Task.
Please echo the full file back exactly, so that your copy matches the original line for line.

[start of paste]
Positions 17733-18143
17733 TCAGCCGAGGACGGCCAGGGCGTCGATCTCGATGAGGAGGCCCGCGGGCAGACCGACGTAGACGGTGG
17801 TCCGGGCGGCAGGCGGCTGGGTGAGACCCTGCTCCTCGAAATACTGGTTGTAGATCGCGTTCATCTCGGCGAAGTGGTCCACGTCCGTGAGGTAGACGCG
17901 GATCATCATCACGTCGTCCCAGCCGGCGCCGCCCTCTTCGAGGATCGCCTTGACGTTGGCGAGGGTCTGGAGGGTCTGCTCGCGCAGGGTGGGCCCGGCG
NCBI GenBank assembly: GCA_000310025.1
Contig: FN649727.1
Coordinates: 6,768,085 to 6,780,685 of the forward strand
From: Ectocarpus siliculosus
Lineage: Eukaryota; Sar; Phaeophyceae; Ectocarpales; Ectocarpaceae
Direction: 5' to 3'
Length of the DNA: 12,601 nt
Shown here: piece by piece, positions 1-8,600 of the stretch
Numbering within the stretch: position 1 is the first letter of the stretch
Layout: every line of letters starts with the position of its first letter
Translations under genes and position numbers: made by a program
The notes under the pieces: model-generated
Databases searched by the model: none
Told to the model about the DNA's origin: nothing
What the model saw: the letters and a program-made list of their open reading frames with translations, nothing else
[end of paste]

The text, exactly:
Positions 17733-18143
17733 TCAGCCGAGGACGGCCAGGGCGTCGATCTCGATGAGGAGGCCCGCGGGCAGACCGACGTAGACGGTGG
17801 TCCGGGCGGCAGGCGGCTGGGTGAGACCCTGCTCCTCGAAATACTGGTTGTAGATCGCGTTCATCTCGGCGAAGTGGTCCACGTCCGTGAGGTAGACGCG
17901 GATCATCATCACGTCGTCCCAGCCGGCGCCGCCCTCTTCGAGGATCGCCTTGACGTTGGCGAGGGTCTGGAGGGTCTGCTCGCGCAGGGTGGGCCCGGCG
NCBI GenBank assembly: GCA_000310025.1
Contig: FN649727.1
Coordinates: 6,768,085 to 6,780,685 of the forward strand
From: Ectocarpus siliculosus
Lineage: Eukaryota; Sar; Phaeophyceae; Ectocarpales; Ectocarpaceae
Direction: 5' to 3'
Length of the DNA: 12,601 nt
Shown here: piece by piece, positions 1-8,600 of the stretch
Numbering within the stretch: position 1 is the first letter of the stretch
Layout: every line of letters starts with the position of its first letter
Translations under genes and position numbers: made by a program
The notes under the pieces: model-generated
Databases searched by the model: none
Told to the model about the DNA's origin: nothing
What the model saw: the letters and a program-made list of their open reading frames with translations, nothing else